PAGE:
Posted on April 2, 2010



One common question we see with students (and professionals) is when interfaces and classes begin to get… chunky. That is, they begin to have an explosion of methods and attributes as developers begin to add to them everything they think "fits" there.

I have a Window interface, and this method does this something to this Window thingie machigie, so it goes there!

Then a interface (or class) begins to resemble one of those dreaded Utils artifacts rather than an artifact with well-defined behavior and structure. Pour some more in it and eventually resembles a manwich.


What all manly men should eat at least once in their lifetimes

So it begs the question: where should you stop? Let us consider the root causes of this problem and its possible solutions.

A Twisted Genesis

With the right amount of experience and CS education, it is easy to eye-ball the offending artifacts before they develop into gigantic malignant tumors. It is not that obvious, however, for the student or young graduate who didn’t learn (or didn’t pay attention to) specifics of good class design and modularity, or for the professional who has only worked around code monkeys who couldn’t tell you the difference between encapsulation and an episode of the Real Housewives of whatever and who could not code something right even if Knuth himself were to sit in their laps dictating what to code in twisted pair programming fashion.

For the sake of simplicity, let us refer to artifacts to describe any artifact that might experience bloat: classes, mixins, interfaces, procedures, modules, you name it.

The first problem is that in languages such as Java, there is no concept of a namespace different from an interface or package. So there is no discernible place to collect artifacts that seem to be related. Interfaces, packages and classes become bags of stuff.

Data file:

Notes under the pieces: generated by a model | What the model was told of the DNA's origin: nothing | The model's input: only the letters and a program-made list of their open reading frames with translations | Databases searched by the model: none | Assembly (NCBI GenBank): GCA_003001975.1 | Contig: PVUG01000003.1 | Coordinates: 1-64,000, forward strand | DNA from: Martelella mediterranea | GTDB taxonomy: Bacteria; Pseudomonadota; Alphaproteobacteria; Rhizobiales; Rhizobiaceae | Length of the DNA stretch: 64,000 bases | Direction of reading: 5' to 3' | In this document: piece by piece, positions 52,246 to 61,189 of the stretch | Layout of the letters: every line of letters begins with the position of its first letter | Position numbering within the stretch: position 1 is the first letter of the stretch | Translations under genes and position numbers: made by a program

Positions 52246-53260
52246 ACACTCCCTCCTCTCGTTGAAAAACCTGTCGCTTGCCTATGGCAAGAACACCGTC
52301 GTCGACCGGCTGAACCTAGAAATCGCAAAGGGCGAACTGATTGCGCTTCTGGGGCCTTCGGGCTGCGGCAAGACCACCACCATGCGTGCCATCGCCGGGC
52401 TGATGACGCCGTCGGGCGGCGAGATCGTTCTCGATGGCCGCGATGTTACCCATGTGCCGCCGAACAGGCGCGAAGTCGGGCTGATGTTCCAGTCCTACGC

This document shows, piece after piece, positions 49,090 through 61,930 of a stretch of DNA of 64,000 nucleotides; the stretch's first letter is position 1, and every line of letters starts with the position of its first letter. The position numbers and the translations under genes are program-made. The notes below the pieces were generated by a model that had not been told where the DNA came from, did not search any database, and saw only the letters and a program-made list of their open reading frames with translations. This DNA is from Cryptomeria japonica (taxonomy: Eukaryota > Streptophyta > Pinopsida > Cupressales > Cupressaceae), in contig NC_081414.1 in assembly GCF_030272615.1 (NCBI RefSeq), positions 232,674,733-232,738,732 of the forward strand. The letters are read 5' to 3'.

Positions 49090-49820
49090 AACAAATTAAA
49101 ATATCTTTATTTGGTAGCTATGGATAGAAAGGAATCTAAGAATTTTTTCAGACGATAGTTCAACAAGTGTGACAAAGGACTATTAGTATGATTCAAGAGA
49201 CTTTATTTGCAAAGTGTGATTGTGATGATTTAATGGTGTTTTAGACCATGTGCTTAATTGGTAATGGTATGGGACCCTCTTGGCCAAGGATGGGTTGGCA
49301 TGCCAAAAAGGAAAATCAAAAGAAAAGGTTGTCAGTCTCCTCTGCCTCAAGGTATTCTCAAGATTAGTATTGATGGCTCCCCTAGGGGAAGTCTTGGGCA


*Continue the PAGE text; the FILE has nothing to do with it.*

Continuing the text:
Caveat: this problem is not easily solved when defining interfaces to remote components or services. Their implementation might be modularized, but the interfaces might not, either for simplicity or performance reasons. With distributed systems, locality no longer applies, and it is important to take something being potentially remote into consideration when designing (or re-factoring) an artifact.

Second, people tend to forget that a given interface or class, or any type of artifact for that matter, should have a well-defined structure and behavior.

Lastly, there is no specific limit on the number of artifacts (methods, constants, enumerations, etc) – say N – in an interface or class such that we can say if interface X has more than N artifacts, it is bloated. At least not without a context.

It’s All About Context

In this case, the context is what is the interface supposed to provide?, or better yet, what are implementations of this interface supposed to do? *What is the intended behavior or role of classes implementing the interface?* This is the question that you should ask yourself every time you create or extend an artifact.

When you face that type of questions, I would strongly suggest you get familiar with certain metrics like cohesion and coupling (both in general and in specifics to OO.) In particular, I’d suggest you take a look at LCOM. Once you understand it, it will help you eyeball situations like the one you are encountering now.